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‘Little Free Libraries’ Provide Books To Kids While Schools And Libraries Are Closed

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Alexa Valadez is a student at Urbana Middle School. She helps keep the books organized at the little free library located at 24 Ivanhoe Drive in Urbana.

With schools and public libraries closed due to the COVID-19 pandemic, communities are finding creative ways to provide children access to books and reading materials.

Alexa Valadez, a seventh grader at Urbana Middle School, helps manage a “little free library” in her neighborhood in northeast Urbana. 

It’s a collection of books for children of all ages that anyone can borrow from, which Valadez says is especially needed right now.

“Now that we are in quarantine… some people are getting bored of being inside,” Valadez says. “So they can enjoy a good book.”

Valadez got involved with the little free library two years ago when she was invited to participate by Lucia Maldonado, the Urbana School District’s Latino Parent Liaison.

Maldonado says the original idea was to help kids have easy access to books when school is out.

“During the summer, I know that many immigrant and Latino parents work, and students spend a lot of time at home,” Maldonado says. 

“I wanted to make sure that our students, even if their parents were working and didn’t have time to take them to the library, that they were going to have access to reading materials.”

For her first little free library project, Maldonado says she chose a location on Ivanhoe Drive in northeast Urbana because many of the district’s Latino families live there.

This “little free library” on Ivanhoe Drive in Urbana offers children in the neighborhood easy access to books. Christine Herman/Illinois Newsroom

She’s now ramping up to create three new little libraries in neighborhoods with high numbers of Latino students: Northwood and Woodland Acres in Urbana and Shadowwood in Champaign.

The goal is for the projects to be a community effort, Maldonado says. Several community members who work in construction have already agreed to help supply materials.

“My hope is that we can find a student in each neighborhood to be the community librarian,” Maldonado says.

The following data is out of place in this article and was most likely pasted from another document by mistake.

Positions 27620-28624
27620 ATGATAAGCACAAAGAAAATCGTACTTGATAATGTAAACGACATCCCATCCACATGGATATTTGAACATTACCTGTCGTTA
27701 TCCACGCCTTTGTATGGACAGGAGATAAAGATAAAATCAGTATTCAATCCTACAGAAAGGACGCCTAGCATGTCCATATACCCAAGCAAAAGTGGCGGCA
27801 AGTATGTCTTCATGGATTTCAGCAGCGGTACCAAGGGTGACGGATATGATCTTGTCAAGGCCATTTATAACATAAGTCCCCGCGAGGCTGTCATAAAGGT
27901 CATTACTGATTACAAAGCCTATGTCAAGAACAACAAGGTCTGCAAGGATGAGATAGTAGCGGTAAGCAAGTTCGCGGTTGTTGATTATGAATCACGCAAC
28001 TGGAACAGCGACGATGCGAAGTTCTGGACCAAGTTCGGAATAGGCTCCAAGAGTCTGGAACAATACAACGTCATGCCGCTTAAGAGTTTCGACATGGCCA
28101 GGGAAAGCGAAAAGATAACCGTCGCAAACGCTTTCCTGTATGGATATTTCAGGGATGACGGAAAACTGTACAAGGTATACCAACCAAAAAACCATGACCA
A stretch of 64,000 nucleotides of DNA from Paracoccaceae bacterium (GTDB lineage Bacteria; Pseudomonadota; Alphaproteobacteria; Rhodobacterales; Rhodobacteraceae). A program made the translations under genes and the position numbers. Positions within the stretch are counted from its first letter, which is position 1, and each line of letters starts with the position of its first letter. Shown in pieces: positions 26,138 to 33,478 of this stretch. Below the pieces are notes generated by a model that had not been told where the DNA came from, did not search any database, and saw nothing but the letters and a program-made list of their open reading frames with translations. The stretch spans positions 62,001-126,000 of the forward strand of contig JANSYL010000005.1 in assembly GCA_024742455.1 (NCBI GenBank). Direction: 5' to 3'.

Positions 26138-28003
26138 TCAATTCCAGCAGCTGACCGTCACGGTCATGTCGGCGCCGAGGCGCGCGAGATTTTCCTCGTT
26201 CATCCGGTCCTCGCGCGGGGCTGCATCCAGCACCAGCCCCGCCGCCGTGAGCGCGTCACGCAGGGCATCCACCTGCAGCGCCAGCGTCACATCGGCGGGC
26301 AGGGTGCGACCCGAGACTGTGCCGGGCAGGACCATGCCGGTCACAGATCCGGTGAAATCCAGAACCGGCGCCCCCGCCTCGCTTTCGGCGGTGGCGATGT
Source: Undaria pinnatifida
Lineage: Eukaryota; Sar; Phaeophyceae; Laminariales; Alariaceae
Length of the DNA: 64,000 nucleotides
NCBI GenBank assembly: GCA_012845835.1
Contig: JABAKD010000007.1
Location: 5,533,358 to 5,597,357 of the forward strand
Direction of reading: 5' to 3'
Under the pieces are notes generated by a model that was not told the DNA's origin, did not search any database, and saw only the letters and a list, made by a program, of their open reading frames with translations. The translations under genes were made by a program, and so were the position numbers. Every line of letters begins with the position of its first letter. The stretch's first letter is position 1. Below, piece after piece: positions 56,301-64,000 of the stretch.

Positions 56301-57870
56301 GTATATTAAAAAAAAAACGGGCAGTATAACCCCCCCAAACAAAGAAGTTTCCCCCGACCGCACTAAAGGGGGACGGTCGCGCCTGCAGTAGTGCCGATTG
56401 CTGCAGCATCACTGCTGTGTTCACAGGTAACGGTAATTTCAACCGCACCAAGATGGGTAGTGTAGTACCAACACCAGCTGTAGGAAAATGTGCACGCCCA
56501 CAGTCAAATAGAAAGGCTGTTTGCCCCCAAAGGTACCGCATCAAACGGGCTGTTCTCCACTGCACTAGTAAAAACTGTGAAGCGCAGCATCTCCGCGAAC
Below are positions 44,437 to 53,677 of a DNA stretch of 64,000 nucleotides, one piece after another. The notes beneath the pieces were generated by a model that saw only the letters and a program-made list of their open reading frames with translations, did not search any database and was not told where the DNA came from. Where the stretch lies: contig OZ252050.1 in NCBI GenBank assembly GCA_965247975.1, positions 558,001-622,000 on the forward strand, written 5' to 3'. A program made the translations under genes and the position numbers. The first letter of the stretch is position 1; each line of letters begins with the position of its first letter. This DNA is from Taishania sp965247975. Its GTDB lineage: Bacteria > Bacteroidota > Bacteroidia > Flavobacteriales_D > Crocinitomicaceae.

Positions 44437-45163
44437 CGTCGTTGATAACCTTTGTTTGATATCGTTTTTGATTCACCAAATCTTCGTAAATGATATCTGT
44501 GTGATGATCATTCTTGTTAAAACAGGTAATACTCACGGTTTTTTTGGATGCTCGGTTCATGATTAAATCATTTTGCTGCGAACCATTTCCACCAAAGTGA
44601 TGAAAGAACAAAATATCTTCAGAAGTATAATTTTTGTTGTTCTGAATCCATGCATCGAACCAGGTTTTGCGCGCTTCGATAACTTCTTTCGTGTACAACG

Valadez says when she sees kids coming to borrow books from the little free library on her street, it makes her feel good about the way she’s helping her community.

“I feel happy because they’re appreciating my work,” she says.

The most popular books with kids in her neighborhood are baby books and graphic novels. Valadez says kids appreciate having books in both Spanish and English.

Maldonado says little free libraries are especially important now that school is closed for the rest of the academic year.

“Having a centralized place for kids to get reading materials will make a difference especially for those who don’t have internet access at home,” she says. “I think this is a perfect way to keep them engaged.”

Maldonado says she also uses the little free libraries to distribute information to parents from the schools, as well as keep them posted on community resources for health care and information provided by the Mexican and Guatemalan consulates when they visit Champaign-Urbana.

Details are still being worked out for the creation of the additional little library locations in Champaign-Urbana. 

Maldonado says anyone interested in donating books or other supplies can reach her at lmaldonado@usd116.org

Follow Christine on Twitter: @CTHerman

COVID-19 is a rapidly evolving story, and we are working hard to bring you the most up-to-date information. We recommend checking the Coronavirus Information Center for the most recent numbers and guidance.

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Christine Herman

Christine Herman

Christine Herman is a Ph.D. chemist turned audio journalist who covers health for the Illinois Newsroom. Her reporting for Illinois Public Media/WILL has received awards from the Illinois Associated Press Broadcasters Association, the Public Media Journalists Association and has reached both regional and national audiences through WILL's health reporting partnership with Side Effects Public Media, NPR and Kaiser Health News. Christine started at WILL in 2015.

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